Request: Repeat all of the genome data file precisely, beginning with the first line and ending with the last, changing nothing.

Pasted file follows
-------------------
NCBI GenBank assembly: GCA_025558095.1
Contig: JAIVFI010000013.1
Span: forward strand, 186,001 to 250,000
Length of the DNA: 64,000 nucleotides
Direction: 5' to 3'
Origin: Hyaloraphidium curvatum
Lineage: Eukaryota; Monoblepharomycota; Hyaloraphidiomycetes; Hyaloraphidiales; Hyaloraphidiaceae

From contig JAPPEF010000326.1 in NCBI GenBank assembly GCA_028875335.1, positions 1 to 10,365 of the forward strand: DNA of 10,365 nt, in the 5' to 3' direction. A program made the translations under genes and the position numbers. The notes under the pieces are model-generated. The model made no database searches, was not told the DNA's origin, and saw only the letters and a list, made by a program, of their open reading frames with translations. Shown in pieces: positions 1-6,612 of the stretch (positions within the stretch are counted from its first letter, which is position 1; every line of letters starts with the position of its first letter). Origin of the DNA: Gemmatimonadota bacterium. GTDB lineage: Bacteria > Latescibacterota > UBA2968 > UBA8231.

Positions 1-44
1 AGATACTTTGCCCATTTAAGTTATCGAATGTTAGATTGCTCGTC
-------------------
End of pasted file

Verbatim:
NCBI GenBank assembly: GCA_025558095.1
Contig: JAIVFI010000013.1
Span: forward strand, 186,001 to 250,000
Length of the DNA: 64,000 nucleotides
Direction: 5' to 3'
Origin: Hyaloraphidium curvatum
Lineage: Eukaryota; Monoblepharomycota; Hyaloraphidiomycetes; Hyaloraphidiales; Hyaloraphidiaceae

From contig JAPPEF010000326.1 in NCBI GenBank assembly GCA_028875335.1, positions 1 to 10,365 of the forward strand: DNA of 10,365 nt, in the 5' to 3' direction. A program made the translations under genes and the position numbers. The notes under the pieces are model-generated. The model made no database searches, was not told the DNA's origin, and saw only the letters and a list, made by a program, of their open reading frames with translations. Shown in pieces: positions 1-6,612 of the stretch (positions within the stretch are counted from its first letter, which is position 1; every line of letters starts with the position of its first letter). Origin of the DNA: Gemmatimonadota bacterium. GTDB lineage: Bacteria > Latescibacterota > UBA2968 > UBA8231.

Positions 1-44
1 AGATACTTTGCCCATTTAAGTTATCGAATGTTAGATTGCTCGTC